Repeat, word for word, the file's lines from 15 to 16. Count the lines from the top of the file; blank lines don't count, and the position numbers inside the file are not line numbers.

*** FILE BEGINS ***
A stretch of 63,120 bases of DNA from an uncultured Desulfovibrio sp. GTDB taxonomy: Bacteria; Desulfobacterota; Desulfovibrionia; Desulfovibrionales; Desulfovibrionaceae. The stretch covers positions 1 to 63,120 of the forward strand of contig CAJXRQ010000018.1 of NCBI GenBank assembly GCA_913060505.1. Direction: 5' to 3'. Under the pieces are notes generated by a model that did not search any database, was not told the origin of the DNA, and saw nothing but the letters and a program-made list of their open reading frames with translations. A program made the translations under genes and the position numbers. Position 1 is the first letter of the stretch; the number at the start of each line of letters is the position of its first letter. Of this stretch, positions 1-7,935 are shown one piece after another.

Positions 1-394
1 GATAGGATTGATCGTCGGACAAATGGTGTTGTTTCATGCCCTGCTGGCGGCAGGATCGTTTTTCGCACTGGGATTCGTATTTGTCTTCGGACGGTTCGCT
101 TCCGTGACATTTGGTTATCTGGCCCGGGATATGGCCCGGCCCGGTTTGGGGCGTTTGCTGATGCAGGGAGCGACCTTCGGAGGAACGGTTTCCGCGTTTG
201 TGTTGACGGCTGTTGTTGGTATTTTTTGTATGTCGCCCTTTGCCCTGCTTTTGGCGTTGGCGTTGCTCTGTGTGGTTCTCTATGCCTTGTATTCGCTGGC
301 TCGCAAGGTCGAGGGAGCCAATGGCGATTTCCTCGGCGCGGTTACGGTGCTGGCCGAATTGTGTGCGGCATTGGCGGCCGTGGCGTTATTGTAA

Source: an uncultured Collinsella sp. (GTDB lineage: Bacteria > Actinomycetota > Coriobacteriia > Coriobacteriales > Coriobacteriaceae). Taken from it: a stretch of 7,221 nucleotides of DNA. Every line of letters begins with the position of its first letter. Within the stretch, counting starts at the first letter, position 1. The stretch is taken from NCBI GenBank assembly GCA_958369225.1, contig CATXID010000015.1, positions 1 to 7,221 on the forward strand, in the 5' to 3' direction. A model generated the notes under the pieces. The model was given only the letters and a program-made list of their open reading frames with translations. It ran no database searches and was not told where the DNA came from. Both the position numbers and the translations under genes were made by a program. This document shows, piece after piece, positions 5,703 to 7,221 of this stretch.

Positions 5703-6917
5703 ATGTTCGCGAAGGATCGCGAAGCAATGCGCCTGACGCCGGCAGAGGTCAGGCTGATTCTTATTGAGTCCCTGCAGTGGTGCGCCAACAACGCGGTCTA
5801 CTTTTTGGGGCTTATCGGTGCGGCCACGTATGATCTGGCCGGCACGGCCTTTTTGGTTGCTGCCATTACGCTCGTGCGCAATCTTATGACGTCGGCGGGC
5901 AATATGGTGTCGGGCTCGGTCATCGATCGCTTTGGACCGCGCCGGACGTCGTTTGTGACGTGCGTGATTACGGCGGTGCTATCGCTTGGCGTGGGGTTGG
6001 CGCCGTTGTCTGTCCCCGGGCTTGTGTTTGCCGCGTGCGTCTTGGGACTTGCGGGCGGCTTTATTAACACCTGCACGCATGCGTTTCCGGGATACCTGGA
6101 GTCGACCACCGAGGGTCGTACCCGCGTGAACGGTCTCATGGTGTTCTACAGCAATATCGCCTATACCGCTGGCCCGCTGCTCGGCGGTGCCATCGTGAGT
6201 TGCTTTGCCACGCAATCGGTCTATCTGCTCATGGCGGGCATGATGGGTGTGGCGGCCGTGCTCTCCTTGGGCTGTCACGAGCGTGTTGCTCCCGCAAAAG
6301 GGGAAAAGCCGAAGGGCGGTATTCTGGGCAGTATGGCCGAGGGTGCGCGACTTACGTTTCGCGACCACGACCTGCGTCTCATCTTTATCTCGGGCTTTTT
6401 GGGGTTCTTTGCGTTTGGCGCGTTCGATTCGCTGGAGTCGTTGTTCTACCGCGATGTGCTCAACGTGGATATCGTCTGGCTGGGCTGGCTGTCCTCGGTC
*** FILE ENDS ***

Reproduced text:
6301 GGGAAAAGCCGAAGGGCGGTATTCTGGGCAGTATGGCCGAGGGTGCGCGACTTACGTTTCGCGACCACGACCTGCGTCTCATCTTTATCTCGGGCTTTTT
6401 GGGGTTCTTTGCGTTTGGCGCGTTCGATTCGCTGGAGTCGTTGTTCTACCGCGATGTGCTCAACGTGGATATCGTCTGGCTGGGCTGGCTGTCCTCGGTC